The fact is that the real record of the government is that it has the worst record on scandals in this country. It has the worst record of disclosure and of not providing information, not only to parliamentarians but to the people of Canada. It has the worst record on insider scams.
Day after day we have had to go through a litany of these issues and expose what the government refuses to disclose to the people of Canada. The fact that we are now, at this moment in this Parliament, finding contempt surely must be something that deeply disturbs even Conservative members.
We are talking about the institution of democracy. We are talking about the work that we are sent here to do—
View Peter Milliken Profile
Lib. (ON)
Order. I am afraid the hon. member's time has expired. There is less than a minute left for the response from the government House leader.
View John Baird Profile
View John Baird Profile
2011-03-25 10:45 [p.9251]
Mr. Speaker, I have great regard and great respect for the member for Vancouver East.
However, if she wants to talk about the record of the government, let me be succinct, 19 months, 480,000 net new jobs. That is the priority of Canadians. That is what they sent us here to do. That is the job that we want to move forward with, with the next phase of Canada's economic action plan.
We can start on that path. We can start on Monday, or we can start it in two months, but we are committed to jobs, the economy and economic growth.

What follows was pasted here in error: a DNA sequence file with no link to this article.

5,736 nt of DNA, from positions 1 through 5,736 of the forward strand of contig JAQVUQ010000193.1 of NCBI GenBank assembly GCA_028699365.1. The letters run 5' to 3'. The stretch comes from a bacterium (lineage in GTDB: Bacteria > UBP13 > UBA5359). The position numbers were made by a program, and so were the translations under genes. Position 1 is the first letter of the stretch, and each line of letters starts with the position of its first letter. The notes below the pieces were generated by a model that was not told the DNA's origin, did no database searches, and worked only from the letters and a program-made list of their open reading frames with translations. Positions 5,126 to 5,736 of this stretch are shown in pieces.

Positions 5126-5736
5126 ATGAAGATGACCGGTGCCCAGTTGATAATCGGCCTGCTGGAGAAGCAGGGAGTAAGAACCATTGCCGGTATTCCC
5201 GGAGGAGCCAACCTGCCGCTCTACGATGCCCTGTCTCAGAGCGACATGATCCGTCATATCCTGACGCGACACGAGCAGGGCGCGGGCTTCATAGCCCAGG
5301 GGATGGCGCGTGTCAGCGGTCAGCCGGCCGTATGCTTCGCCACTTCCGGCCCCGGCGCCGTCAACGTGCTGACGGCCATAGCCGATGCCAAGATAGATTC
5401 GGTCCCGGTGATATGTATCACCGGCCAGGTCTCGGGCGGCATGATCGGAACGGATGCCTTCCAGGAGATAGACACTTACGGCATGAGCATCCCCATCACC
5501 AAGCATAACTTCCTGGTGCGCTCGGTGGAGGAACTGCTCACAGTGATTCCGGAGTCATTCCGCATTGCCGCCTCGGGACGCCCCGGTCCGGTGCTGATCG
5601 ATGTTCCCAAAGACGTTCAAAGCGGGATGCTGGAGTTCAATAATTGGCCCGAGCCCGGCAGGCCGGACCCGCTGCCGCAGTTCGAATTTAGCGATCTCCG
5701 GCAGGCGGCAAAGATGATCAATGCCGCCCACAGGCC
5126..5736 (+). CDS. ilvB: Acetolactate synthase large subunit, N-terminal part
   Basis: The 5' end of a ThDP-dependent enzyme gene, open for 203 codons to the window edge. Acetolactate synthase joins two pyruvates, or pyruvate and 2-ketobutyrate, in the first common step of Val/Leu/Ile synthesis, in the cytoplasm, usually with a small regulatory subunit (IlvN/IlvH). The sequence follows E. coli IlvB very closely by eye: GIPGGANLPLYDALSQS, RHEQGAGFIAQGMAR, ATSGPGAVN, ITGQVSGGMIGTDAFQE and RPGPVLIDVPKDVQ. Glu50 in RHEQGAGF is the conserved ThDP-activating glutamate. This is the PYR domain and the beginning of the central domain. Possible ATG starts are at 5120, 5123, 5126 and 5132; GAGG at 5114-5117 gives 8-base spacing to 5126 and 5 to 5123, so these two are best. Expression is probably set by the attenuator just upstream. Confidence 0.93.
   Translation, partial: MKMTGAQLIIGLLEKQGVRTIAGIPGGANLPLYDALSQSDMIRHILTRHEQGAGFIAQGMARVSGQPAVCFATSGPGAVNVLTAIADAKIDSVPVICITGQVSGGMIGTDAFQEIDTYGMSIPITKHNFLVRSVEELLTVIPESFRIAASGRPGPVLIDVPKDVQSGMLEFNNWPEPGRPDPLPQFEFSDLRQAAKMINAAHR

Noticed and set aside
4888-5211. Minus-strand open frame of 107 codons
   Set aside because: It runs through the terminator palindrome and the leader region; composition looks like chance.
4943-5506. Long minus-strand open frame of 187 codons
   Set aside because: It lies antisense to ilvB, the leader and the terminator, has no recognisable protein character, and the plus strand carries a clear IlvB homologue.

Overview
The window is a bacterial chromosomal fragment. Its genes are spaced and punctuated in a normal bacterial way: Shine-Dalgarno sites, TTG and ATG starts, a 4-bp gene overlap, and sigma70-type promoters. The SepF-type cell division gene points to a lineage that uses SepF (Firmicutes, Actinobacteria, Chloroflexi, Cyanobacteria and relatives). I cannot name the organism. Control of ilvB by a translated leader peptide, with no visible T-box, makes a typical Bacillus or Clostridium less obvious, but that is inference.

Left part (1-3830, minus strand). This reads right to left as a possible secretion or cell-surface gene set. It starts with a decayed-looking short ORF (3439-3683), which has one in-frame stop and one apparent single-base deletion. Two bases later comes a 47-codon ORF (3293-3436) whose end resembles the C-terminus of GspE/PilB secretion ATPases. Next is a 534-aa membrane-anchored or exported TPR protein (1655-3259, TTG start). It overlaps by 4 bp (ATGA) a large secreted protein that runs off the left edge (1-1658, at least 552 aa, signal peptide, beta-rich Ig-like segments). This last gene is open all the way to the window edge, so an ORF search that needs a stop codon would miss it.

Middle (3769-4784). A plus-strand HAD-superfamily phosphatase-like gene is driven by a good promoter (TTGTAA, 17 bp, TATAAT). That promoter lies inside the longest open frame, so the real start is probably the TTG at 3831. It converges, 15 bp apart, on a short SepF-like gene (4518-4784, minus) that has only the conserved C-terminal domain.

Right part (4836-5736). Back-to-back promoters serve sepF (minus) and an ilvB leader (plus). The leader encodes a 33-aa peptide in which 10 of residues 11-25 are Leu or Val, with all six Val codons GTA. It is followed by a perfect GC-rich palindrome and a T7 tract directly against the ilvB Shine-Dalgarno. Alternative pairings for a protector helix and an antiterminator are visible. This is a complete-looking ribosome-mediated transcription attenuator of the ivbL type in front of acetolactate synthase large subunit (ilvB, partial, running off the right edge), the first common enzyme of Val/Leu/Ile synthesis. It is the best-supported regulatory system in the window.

View Gordon O'Connor Profile
Mr. Speaker, I rise today to speak to a motion put forward by the leader of the opposition. I must state at the outset that I find it strange that we are debating this motion when the Liberal member for Kings—Hants introduced a motion in the House two days ago relating to the same matter.
Why did he do that? He did it to avoid debate on the issues that matter to Canadians. He did it to avoid debate on the excellent budget that was introduced by the Minister of Finance and our government. He did it to avoid having a vote on the budget that is in the best interests of Canadians, including his own constituents. That is shameful.
The Liberals, Bloc Québécois and NDP coalition have been caught up in political and partisan games at the expense of the best interests of Canadians. We have seen them time and time again play these games both in the House and in committees. They are the ones who have contempt for this House and for Canadians by forcing an unwanted, unnecessary election. I suppose we should expect nothing less from them.
Let me address the report from the Standing Committee on Procedure and House Affairs. It is a report that in no way reflects the committee's hearings. Despite receiving all of the information requested and hearing clear, reasonable testimony from ministers, public servants and independent experts, opposition members were determined to rig the outcome of the committee hearings. It was a true kangaroo court.
However, they were not content with that alone. Now they want to act as judge and jury for the Minister of International Cooperation. They want to use their tyranny of the majority to find her guilty when the evidence from committee shows quite the opposite. There is nothing so blind as a closed mind.